“We’d love to get out there touring, but it’s a big country and a tough place to crack,” muses Rob. “We know bands who’ve gone out there and it’s sort of broken them, but we definitely want to try, at least for the experience.”
“It’s one of those places that, if you do connect [with fans] there, it could be the difference between your band having a career or not,” adds Simon. “You’re not going to have a career if you only tour the UK once a year, so if you conquer somewhere like America or Asia then it provides a means of longevity. It’s definitely something we’d welcome.”
One aspect of Don Broco that could feasibly help them amass an overseas fan base is their ability to connect with a huge, and influential slice of modern culture – internet fandom. Their chiselled good looks, accessible lyrics and radio-friendly sound, not to mention support from One Direction-heavy websites like Sugarscape, have ensured Don Broco are visible outside of the rock press, and appeal to young fans of both rock and pop. It’s also led to them having the dubious accolade of starring in their very own fan-fiction.
“The one we read was about my sister – I don’t even have a sister!” says Rob. “It was all from her perspective, and she was sneaking around behind my back with Matt. It was weird, we haven’t looked for any more since then.”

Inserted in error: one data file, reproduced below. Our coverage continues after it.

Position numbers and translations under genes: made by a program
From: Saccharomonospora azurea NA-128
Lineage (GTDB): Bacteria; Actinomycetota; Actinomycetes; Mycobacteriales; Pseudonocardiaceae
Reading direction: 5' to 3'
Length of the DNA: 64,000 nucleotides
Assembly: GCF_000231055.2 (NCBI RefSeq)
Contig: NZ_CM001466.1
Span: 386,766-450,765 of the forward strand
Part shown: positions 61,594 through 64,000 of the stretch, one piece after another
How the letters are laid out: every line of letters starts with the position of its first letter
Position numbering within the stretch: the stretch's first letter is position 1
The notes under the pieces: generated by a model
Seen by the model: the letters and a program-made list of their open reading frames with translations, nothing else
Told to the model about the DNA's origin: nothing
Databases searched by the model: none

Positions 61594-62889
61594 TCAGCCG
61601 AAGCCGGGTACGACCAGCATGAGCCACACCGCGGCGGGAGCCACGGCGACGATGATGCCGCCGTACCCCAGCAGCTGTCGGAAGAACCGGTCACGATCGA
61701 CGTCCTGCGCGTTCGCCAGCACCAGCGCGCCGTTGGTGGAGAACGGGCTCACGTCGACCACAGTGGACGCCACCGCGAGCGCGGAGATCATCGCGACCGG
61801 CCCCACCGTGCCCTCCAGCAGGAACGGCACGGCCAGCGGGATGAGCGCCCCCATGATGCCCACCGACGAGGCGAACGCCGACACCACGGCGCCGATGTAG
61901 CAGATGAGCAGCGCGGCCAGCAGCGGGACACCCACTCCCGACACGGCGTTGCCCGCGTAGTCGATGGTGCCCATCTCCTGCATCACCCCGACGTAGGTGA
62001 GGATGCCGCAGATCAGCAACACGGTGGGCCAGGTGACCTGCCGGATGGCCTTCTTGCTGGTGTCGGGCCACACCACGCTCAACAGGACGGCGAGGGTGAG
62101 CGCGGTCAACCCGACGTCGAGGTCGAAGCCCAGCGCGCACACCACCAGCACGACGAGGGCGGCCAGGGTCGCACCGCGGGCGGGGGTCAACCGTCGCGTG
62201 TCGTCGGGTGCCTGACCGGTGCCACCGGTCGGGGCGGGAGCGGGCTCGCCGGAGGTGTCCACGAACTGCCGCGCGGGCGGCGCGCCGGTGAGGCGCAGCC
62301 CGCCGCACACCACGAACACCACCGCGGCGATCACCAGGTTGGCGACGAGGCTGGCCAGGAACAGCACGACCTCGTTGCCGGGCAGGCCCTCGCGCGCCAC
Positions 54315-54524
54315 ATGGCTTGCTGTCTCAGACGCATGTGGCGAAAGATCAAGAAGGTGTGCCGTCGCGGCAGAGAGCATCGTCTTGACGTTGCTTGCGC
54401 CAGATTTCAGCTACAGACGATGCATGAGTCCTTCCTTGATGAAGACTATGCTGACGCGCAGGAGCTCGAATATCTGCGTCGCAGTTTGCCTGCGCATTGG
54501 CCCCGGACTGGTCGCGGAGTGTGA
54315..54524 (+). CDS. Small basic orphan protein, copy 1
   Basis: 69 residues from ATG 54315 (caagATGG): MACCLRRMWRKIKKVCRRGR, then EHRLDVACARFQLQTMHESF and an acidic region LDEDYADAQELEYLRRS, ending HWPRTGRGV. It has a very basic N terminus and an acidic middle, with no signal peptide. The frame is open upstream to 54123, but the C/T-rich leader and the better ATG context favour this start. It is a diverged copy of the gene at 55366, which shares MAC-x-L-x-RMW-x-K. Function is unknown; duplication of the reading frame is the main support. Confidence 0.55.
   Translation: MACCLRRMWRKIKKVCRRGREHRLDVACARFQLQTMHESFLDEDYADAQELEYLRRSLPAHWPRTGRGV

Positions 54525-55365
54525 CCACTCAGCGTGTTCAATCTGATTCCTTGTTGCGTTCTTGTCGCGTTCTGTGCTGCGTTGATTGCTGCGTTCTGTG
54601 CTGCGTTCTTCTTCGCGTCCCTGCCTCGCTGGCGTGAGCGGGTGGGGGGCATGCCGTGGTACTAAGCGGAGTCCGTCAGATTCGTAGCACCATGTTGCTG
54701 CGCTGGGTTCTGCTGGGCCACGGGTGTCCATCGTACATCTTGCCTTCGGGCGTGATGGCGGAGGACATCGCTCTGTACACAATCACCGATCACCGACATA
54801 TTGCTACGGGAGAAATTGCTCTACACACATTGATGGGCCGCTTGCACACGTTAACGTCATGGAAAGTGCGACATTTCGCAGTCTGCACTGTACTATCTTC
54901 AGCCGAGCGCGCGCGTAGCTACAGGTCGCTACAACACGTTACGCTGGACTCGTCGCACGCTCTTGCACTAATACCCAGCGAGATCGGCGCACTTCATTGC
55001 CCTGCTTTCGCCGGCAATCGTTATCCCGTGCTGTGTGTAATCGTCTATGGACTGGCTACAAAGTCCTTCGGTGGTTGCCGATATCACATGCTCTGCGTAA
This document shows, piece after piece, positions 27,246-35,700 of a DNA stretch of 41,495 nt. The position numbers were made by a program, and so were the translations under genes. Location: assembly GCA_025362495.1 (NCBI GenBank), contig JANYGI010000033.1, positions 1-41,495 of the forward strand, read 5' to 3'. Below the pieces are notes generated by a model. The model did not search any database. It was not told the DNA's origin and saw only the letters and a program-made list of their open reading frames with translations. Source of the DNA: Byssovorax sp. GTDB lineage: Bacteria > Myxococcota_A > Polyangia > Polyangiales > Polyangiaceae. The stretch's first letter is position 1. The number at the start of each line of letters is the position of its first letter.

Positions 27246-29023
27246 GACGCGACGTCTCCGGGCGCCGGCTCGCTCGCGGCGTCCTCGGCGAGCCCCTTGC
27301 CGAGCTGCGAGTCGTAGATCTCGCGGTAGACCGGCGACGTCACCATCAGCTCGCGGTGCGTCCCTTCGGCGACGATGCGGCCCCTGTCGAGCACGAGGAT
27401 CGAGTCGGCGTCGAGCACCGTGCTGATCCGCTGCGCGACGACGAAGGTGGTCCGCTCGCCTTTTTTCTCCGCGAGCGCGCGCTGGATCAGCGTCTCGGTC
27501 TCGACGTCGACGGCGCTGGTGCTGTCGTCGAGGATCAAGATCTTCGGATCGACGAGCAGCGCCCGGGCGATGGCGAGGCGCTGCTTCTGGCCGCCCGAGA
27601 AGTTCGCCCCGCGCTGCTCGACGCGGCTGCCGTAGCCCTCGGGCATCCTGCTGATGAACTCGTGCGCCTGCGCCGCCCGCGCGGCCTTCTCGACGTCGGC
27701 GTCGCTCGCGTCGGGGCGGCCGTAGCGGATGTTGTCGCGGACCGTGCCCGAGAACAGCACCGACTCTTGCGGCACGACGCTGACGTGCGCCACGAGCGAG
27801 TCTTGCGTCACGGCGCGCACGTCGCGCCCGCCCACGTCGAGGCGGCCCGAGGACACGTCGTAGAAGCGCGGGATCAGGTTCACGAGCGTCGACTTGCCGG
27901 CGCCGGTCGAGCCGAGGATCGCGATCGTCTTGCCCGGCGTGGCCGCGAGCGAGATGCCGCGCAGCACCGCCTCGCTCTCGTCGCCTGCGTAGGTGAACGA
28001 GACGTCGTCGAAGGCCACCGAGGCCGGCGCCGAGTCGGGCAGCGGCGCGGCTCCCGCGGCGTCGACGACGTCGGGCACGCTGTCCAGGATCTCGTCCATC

Undeterred by over-zealous fans, the band insist they’ll ‘try anything’, and their openness to ideas has led them not only to appear in a varied cross-section of youth press, but also to experiment with their own sound. While music writers immediately picked up on the strong pop overtones of Automatic – The Guardian called it ‘a machine-polished blend of Duran Duran and Level 42’ – the shift in sound seemed almost universally accepted by fans, which is no mean feat, given that teen fandoms are a notoriously tough crowd.
“There were a lot of songs that didn’t make it to the album that felt more like straight-up rock,” says Rob. “They felt more like songs we would have written on our first album. Rather than a conscious decision to go in any direction, we just didn’t want to write the same album as we did last time. But the weird thing is that there’s been no negative reaction from fans, they just accepted it as another Don Broco album. But it has been a talking point for everybody else.”
Which leads to the question – what’s in store for album three?
“We’re at a point now where we’re excited to think about writing stuff,” says Rob. But – sorry, fans – he’s got no tidbits of what it might sound like. “We haven’t actually got anything together yet. The festival season was manic for us, so it’s only in the last couple of weeks that we’ve been able to take a breather. But we would like to make some headway while we’re still promoting this album.”
‘Determination – have I got what it takes?’ asked Rob on Automatic’s opening track Superlove. An hour with him and his bandmates – who are possibly some of the nicest men in British music – answers the question: absolutely.
Don Broco kick off their nine-date UK tour on December 3. For full details, see their official site.